Fluids in the Human Body

  1. I recently learned about the pressure of the atmosphere against the human body. It just so happens that this force is in equilibrium with the human body, so we do not feel any pressure. Although if we fly an airplane, we do.

    This got me to thinking, what of the blood in our veins? Does this not exert a force outward, which I can only assume is in equilibrium with a force acting against it. So now, I have the pressure of the atmosphere acting on me, as well as a pressure from my blood acting in another direction. Is this correct? Are there any other fluids in the human body (mucus?) that I am neglecting?
     
  2. jcsd
  3. Andy Resnick

    Andy Resnick 5,943
    Science Advisor
    Education Advisor

    It sounds like you are neglecting Newton's third law.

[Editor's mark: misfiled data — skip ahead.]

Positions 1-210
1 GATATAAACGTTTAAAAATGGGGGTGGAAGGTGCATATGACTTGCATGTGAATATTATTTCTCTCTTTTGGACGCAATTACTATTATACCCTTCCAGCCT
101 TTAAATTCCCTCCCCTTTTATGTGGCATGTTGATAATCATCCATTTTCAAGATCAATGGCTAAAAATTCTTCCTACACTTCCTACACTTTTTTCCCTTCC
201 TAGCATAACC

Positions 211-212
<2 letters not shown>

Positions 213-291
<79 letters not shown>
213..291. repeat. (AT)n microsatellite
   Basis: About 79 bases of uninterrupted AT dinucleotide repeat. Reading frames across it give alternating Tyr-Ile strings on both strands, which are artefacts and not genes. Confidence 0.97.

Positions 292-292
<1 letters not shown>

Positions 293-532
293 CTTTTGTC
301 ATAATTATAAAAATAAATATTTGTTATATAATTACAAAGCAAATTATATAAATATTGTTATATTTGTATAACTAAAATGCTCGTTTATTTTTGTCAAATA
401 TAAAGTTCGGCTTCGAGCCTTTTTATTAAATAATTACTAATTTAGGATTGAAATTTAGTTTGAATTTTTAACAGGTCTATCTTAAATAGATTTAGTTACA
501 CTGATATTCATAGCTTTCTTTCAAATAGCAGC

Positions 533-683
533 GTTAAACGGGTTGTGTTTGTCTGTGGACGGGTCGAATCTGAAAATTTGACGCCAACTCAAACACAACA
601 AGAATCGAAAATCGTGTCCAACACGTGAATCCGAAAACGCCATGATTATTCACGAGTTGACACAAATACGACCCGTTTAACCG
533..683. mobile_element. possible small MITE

There are lots of fluids within the human body besides blood, bile, and chyme. Too many to list.
     
  4. boneh3ad

    boneh3ad 1,761
    Science Advisor
    Gold Member

    And of course there is the most important fluid in the body: water.
     
  5. Don't leave me hanging!
     
  6. Ok:

    So if the atmosphere exerts a force on the human body, then an equal force will be exerted from the human body. Is this correct?

    If my thinking is correct, why do increased pressures cause us pain or make our ears pop? Does it hurt our bodies to exert a greater force then what we are used to? If we go really deep into the ocean, there must be a point where the pressure overwhelms our body, and we get crushed.
     
  7. I'd say everyone forgot to mention Lymph, which is a major toxin removal system. It is distinguished from the circulatory system by lack of a pump such as a heart.
     
  8. dont forget the gas pressure, thats way more than the pressure in your veins, which is pretty much nothing.
     
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